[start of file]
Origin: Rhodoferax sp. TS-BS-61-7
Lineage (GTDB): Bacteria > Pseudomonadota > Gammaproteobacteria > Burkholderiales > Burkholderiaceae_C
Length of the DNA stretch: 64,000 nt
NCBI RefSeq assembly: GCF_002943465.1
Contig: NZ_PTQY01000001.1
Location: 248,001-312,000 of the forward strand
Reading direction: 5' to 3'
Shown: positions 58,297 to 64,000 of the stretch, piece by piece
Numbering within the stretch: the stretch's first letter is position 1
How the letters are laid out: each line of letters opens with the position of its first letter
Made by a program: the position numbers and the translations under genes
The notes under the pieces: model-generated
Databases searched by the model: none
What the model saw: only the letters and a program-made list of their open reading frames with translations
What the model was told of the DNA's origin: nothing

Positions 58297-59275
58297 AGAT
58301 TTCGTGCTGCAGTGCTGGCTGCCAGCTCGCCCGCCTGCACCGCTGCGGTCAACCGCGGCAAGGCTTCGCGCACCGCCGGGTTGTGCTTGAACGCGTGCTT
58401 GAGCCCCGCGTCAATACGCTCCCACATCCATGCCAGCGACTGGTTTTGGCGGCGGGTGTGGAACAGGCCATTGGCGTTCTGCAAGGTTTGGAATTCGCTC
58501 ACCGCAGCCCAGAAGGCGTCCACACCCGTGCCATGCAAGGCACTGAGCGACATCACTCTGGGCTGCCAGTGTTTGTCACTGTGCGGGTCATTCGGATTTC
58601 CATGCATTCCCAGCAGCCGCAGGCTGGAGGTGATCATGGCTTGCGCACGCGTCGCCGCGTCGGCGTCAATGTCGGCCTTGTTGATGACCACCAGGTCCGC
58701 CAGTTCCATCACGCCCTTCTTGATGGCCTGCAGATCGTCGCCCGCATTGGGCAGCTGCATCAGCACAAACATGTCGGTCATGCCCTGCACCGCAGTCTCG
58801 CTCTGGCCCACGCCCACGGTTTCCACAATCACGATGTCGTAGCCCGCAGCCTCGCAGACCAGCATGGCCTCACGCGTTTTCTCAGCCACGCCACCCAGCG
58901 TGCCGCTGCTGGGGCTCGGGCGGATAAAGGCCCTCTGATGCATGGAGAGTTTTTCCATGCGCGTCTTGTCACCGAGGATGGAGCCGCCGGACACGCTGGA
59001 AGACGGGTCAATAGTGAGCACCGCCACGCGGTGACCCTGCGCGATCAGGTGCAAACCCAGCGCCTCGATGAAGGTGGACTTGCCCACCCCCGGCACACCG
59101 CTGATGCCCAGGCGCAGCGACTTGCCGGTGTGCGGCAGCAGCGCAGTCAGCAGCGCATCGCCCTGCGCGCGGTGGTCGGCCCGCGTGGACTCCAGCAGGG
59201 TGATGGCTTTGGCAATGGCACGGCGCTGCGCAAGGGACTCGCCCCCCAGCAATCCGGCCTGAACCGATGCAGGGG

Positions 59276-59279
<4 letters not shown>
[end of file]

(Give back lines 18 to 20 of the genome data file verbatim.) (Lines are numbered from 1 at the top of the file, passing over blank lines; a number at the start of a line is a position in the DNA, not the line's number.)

58301 TTCGTGCTGCAGTGCTGGCTGCCAGCTCGCCCGCCTGCACCGCTGCGGTCAACCGCGGCAAGGCTTCGCGCACCGCCGGGTTGTGCTTGAACGCGTGCTT
58401 GAGCCCCGCGTCAATACGCTCCCACATCCATGCCAGCGACTGGTTTTGGCGGCGGGTGTGGAACAGGCCATTGGCGTTCTGCAAGGTTTGGAATTCGCTC
58501 ACCGCAGCCCAGAAGGCGTCCACACCCGTGCCATGCAAGGCACTGAGCGACATCACTCTGGGCTGCCAGTGTTTGTCACTGTGCGGGTCATTCGGATTTC